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Men of Athens, let anyone fairly reckon up the blessings we have received of the gods, and though much is amiss, none the less his gratitude will be great—and rightly so: for our many losses in the wari.e. the war about the possession of Amphipolis. may be justly imputed to our own supineness; that we did not suffer these losses long ago and that this opportunity of alliance affords us some compensation, if we choose to accept it, this I for my part should put down as a signal instance of the favor of the gods
But if we leave these men too in the lurch, Athenians, and then Olynthus is crushed by Philip, tell me what is to prevent him from marching henceforward just where he pleases. I wonder if any one of you in this audience watches and notes the steps by which Philip, weak at first, has grown so powerful. First he seized Amphipolis, next Pydna, then Potidaea, after that Methone, lastly he invaded Thessaly.
But indeed I think you want no speech to prove how vast is the difference between a war here and a war yonder. Why, if you were obliged to take the field yourselves for a bare month, drawing from Attica the necessary supplies—I am assuming that there is no enemy in this country—I suppose your farmers would lose more than the sum spent upon the whole of the previous war.The war about Amphipolis. Demosthenes reckons its cost at 1500 talents （Dem. 2.28）. But if war comes within our borders, at what figure must we assess our losses? And you must add the insolence of the enemy and the ignominy of our position, greater than any loss in a wise man's esti
Why is it, think you, men of Athens, that all the generals you dispatch—if I am to tell you something of the truth about them—leave this war to itself and pursue little wars of their own? It is because in this war the prizes for which you contend are your own—（if, for instance, Amphipolis is captured, the immediate gain will be yours）—while the officers have all the dangers to themselves and no remuneration; but in the other case the risks are smaller and the prizes fall to the officers and the soldiers—Lampsacus, for example, and Sigeum, and the plunder of the merchant-ships. So they turn aside each to what pays him best.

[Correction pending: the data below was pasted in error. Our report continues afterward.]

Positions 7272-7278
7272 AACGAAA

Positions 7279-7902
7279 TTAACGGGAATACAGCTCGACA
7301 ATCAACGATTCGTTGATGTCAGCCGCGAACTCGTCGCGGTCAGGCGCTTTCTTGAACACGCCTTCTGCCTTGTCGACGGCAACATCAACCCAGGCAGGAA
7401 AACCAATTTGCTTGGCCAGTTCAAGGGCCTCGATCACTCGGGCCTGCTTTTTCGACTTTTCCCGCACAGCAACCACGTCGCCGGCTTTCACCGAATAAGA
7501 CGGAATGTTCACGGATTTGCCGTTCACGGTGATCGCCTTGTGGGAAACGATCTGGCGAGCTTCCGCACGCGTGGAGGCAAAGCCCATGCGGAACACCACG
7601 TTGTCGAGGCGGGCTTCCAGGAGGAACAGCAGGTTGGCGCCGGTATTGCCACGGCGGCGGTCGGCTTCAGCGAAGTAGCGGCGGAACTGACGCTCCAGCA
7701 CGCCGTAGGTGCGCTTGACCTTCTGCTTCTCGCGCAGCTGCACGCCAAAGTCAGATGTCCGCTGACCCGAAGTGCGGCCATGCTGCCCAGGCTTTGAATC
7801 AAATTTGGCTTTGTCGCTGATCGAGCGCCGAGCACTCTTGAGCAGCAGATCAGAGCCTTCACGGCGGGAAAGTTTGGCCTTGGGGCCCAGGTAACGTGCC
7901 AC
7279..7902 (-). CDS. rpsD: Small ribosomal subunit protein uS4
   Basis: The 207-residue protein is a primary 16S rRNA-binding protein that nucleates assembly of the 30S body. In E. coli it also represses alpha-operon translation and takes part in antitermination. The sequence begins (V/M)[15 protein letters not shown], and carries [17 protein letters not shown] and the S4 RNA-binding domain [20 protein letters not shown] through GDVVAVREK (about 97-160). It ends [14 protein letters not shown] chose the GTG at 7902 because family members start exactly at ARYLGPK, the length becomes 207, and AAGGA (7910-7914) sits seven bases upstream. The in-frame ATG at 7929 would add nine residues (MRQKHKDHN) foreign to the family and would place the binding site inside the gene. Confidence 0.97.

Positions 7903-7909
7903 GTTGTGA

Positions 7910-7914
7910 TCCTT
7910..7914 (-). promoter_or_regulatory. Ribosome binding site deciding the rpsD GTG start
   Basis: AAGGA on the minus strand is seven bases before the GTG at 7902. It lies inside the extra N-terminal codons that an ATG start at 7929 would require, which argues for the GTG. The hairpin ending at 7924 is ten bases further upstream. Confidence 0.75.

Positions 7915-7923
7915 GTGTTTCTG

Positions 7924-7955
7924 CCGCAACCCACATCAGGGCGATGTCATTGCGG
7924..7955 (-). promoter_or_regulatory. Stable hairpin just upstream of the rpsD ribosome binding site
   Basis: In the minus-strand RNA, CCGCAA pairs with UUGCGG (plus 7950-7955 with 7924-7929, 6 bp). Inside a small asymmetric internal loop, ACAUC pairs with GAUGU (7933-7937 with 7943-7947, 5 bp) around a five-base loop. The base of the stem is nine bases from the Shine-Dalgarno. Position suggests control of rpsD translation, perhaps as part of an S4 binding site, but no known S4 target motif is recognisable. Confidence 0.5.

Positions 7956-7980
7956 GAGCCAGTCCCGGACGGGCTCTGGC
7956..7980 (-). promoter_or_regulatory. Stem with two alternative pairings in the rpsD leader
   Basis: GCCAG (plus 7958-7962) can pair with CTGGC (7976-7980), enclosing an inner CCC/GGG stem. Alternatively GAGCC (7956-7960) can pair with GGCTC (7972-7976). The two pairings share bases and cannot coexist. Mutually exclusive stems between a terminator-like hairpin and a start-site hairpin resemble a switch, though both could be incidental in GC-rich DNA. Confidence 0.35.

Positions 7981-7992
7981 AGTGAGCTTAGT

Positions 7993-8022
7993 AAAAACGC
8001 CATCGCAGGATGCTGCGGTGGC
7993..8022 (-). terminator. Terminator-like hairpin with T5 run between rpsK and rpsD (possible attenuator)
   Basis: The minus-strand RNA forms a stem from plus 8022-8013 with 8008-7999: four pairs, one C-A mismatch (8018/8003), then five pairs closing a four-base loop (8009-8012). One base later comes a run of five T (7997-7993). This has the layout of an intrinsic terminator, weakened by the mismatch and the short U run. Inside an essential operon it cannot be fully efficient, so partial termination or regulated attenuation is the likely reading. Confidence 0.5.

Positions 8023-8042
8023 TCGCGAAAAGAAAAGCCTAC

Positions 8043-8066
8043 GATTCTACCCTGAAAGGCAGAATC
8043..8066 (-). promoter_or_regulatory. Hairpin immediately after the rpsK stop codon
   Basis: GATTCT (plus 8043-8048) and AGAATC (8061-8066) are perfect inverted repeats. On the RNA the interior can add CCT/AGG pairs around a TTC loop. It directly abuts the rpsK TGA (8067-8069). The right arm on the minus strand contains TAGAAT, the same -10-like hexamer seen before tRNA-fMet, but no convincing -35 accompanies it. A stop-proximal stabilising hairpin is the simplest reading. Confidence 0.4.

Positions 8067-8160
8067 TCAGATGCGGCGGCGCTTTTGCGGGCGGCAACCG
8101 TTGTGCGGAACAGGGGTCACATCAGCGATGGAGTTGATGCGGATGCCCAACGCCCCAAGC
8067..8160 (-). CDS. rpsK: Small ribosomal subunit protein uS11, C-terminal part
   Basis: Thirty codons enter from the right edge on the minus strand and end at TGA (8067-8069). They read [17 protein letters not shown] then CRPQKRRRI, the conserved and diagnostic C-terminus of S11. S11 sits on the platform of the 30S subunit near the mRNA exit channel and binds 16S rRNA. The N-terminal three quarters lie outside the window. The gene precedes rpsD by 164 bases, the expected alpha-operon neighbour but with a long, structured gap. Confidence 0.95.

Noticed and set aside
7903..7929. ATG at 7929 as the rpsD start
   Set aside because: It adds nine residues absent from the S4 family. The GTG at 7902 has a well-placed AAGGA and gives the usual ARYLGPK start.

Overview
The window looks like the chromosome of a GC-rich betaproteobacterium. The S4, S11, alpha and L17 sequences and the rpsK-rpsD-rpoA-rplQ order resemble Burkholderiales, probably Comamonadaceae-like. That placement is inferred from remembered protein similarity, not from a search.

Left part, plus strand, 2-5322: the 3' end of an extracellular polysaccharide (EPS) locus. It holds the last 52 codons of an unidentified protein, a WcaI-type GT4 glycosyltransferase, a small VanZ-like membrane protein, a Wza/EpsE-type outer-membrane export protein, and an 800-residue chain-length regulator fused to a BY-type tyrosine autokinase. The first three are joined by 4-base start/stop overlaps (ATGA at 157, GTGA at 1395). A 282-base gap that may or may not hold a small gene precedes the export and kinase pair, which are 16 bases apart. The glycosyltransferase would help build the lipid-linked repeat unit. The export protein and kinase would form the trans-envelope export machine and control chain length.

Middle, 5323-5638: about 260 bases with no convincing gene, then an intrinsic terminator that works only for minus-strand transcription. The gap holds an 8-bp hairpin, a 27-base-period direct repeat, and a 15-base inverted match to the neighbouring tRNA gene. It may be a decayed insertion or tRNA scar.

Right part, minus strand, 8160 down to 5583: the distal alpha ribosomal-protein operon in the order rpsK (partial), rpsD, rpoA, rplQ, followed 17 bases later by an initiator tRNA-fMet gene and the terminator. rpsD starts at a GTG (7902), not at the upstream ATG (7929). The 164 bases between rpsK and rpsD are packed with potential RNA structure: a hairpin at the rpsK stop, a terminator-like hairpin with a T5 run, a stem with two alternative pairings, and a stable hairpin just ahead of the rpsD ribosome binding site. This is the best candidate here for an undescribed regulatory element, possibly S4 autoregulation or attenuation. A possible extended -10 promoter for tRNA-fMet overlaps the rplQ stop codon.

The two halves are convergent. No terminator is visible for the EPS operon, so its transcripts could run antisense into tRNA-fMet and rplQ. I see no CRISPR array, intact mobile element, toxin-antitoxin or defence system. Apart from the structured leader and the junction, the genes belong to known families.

at that time there were some who assured us that Thespiae and Plataea would be rebuilt, that Philip, if he gained the mastery, would protect the Phocians and break up Thebes into villages, and that you would retain Oropus and receive Euboea in exchange for Amphipolis. Led on by these false hopes and cajoleries, you abandoned the Phocians against your own interests and against justice and honor. But you will find that I neither took part in this deception, nor passed it over in silence, but spoke out boldly, as I am sure you remember, saying that I had neither knowledge nor expectation of such results and that all such talk was nonsense.
The second precaution, men of Athens, is to avoid giving the self-styled Amphictyons now assembled any call or excuse for a crusade against us. For if we should hereafter come to blows with Philip, about Amphipolis or in any private quarrel not shared by the Thessalians or the Argives or the Thebans, I do not believe for a moment that any of the latter would be dragged into the war, least of all
In the same way by agreement with Philip we have waived our claim to Amphipolis, and we are permitting CardiaCardia, largely inhabited by Athenian colonists, was included in the peace of 346 as an ally of Philip. to be excepted from the rest of the Chersonese, the CarianIdrieus, satrap of Caria, brother and successor of the famous Mausolus, who had helped the islands in their revolt from Athens in the Social War of 357—355. to occupy the islands of Chios, Cos, and Rhodes, and the Byzantines to detain our shipsCorn—ships from the Euxine forced to pay toll at Byzantium. in harbor, obviously because we think that the respite which the peace affords is more productive of advantages than wrangling and coming to blows over these points. Therefore it is sheer folly and